Tuesday, May 26, 2009

Bob Dylan Song #102: Quinn The Eskimo (The Mighty Quinn)

Perhaps the only Basement Tapes song that actually doesn't stand alone on its own weird island, "Quinn the Eskimo (The Mighty Quinn)" is a thematic cousin to "Tiny Montgomery", in which the song's narrator rhapsodizes about a mythical figure that, when he/she arrives, will turn everything upside down. Aside from the fact that this sounds like the plot of any number of movies (from Footloose to Mary Poppins), one wonders why it was "Tiny Montgomery" that made the cut, consigning "Quinn the Eskimo" to cult status for nearly 2 decades. Now, obviously you can't have two tracks on an album that's basically about the exact same thing (well, okay, you can - but that's a VERY narrow subject you'd be repeating), so one of them had to go. And, with the benefit of hindsight, it's a lot easier to say that "Quinn the Eskimo", a song that (as covered by Manfred Mann - what a terrible band name, btw) actually gave Dylan a #1 single in the UK, should have been the song to show up on the final album, or even on a Dylan release before the Basement Tapes was ever compiled. So why didn't it?

What I would consider the most likely view (YMMV) is that Robbie Robertson (and, by proxy, Dylan - do you really think he didn't have any input on compiling that album?) didn't want to put a song already that famous on the album, choosing instead to highlight some of the lesser known tracks from those sessions. This might actually also explain why "I Shall Be Released" didn't make the cut - not only were both already well-known songs at that point, but the Dylan/Band versions had already seen the light of day through the infamous Great White Wonder and any Dylan fan that was actually interested in the sessions would almost certainly have already heard the songs in question. And, if you want to have a little more romantic possibility thrown into the mix, Robertson knew that the two songs mentioned had already achieved commercial fame and wanted to keep The Basement Tapes totally pure - i.e., free of any considerations other than the music on vinyl and the Americana roots that helped birth that music. To put it in other words, the Basement Tapes would be free of the taint of selling out; this was something to worry about, even back then, after all.

I could be wrong, certainly; nobody knows for sure if Dylan had any hand in selecting the songs, and there could be any number of reasons two of the most famous songs from the sessions were not released on the album that purported to represent the best of those sessions. But when you listen to "Quinn the Eskimo", it's pretty hard to believe that anybody would want to keep this song locked away, no matter how ragged or lacking in musicality you thought those takes were. For one thing, the melody is absolutely infectious - there's a good reason that Manfred Mann's take topped the charts in the shiny-happy pop days of 1968. Even though their version makes the song sound like just about any random track you could pick from one of those Time-Life compilations (jaunty organ? Three-voice harmony? Why, I've never heard that in a 60s pop song before!), the melody is still there, and you still can't help but get it stuck in your head. For another, the lyrics are a kind of ragged genius; Dylan weaves some kind of tale of feeding pigeons, jumping for joy, and getting some sleep, before hitting us with that remarkable carnival barker chorus. The tune is practically built to be liked by people, and it continues to be liked to this day.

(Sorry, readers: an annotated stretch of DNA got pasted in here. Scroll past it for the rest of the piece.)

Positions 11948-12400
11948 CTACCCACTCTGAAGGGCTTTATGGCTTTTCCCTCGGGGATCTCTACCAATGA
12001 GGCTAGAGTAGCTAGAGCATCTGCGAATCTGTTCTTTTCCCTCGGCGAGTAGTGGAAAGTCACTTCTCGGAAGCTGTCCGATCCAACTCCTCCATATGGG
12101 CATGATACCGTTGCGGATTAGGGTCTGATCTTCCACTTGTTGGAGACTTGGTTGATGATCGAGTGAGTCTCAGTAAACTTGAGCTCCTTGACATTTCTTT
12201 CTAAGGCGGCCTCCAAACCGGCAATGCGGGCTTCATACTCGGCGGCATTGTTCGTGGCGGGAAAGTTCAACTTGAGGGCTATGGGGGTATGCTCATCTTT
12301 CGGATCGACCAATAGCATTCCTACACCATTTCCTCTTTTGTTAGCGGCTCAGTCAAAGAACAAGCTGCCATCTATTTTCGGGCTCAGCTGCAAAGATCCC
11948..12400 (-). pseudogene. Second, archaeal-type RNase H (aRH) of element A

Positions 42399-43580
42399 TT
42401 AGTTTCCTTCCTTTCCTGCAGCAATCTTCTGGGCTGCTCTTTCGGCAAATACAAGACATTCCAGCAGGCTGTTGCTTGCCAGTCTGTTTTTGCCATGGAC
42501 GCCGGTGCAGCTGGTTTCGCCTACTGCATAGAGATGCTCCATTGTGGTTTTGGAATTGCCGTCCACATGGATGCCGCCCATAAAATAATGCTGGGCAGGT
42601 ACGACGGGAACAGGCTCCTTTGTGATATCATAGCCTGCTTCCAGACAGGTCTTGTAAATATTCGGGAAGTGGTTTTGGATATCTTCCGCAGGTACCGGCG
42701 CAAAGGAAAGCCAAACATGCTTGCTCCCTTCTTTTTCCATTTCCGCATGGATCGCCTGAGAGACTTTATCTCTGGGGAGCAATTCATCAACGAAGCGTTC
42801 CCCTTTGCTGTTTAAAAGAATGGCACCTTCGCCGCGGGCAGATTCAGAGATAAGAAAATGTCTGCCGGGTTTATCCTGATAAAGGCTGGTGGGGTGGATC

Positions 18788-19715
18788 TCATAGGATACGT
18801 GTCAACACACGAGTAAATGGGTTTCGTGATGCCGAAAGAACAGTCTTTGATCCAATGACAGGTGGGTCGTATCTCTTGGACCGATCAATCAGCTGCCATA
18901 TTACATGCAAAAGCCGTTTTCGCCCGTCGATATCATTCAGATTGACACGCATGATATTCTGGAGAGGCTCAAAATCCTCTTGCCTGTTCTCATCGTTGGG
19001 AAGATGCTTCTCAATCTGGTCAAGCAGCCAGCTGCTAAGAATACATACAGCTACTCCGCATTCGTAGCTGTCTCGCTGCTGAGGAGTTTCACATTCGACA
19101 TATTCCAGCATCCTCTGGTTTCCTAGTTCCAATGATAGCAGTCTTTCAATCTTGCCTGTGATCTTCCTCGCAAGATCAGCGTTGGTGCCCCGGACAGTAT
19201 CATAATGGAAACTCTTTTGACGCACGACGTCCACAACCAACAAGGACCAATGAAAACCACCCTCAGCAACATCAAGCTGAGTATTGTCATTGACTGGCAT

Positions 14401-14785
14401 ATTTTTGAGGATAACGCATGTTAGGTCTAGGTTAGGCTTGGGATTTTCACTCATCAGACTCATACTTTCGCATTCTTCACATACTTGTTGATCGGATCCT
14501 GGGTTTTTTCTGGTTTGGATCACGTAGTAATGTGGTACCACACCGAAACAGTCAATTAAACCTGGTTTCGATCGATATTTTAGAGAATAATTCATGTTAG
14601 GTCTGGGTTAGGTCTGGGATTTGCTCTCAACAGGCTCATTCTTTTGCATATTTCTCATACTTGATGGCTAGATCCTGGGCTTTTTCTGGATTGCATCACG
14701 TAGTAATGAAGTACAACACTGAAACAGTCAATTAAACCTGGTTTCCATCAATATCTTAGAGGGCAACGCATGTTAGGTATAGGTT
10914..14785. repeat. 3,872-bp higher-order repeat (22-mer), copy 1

Which brings us, then, to Dylan's version, as found on Biograph. It seems funny to think about, but the version that I find myself enjoying more is the Self Portrait take from the Isle of Wight show; it's even more ramshackle than the Basement Tapes take, but there's such a spirit of goofy bar band fun throughout (the botched vocals and backing held together by Scotch tape, Robertson's squealing guitar solo, Dylan's country voice wrapped around those lyrics as the Band shouts smartass harmony behind him) that invites repeat listens with a huge dumb grin on your face. The 1967 version, by contrast, is much more muted by comparison; if there's an actual good reason to lock the song away for so long, it might be the fact that the slow tempo of this take makes it sound nothing like just about any other version anybody's ever released. And yet that version is still remarkable to listen to, Dylan in fine voice and the Band jangling away behind him, Manuel's piano and Hudson's organ standing out beautifully. There's a kind of stately elegance here that seems almost counterintuitive to the looseness of the lyrics, and that alone made it worth issuing to the public. It's almost a shame that everybody that heard it thought "hey, here's a good ol' rave-up song"; giving it another stately treatment might be the way for some future band to go with this song.

"Quinn the Eskimo" isn't a masterpiece by any means, but it certainly doesn't have to be; we have enough of those from the Basement Tapes sessions as it is. What "Quinn the Eskimo is", plain and simple, is a good old time, a fun romp through a fantastic chord structure and one of the catchiest choruses this side of Beck's "Loser". And as much as I'm not particularly a fan of Manfred Mann's version, I'm still glad it exists - any way to give Dylan's music more exposure is generally a good way (My Chemical Romance's cover of "Desolation Row" nonwithstanding), and it's always a good thing for a song this good to be exposed to the world, no matter how much you try to gussy it up or make it sound like second-rate Byrds or something. What the hey, if Dylan wasn't going to give it a proper release, somebody had to step up and do it.

And that's that for The Basement Tapes! Sorry to those of you waiting for a "best of the unreleased" essay - that still might come somewhere down the line, but I think it's better that we move on to something (yet again) completely different. Join me, won't you?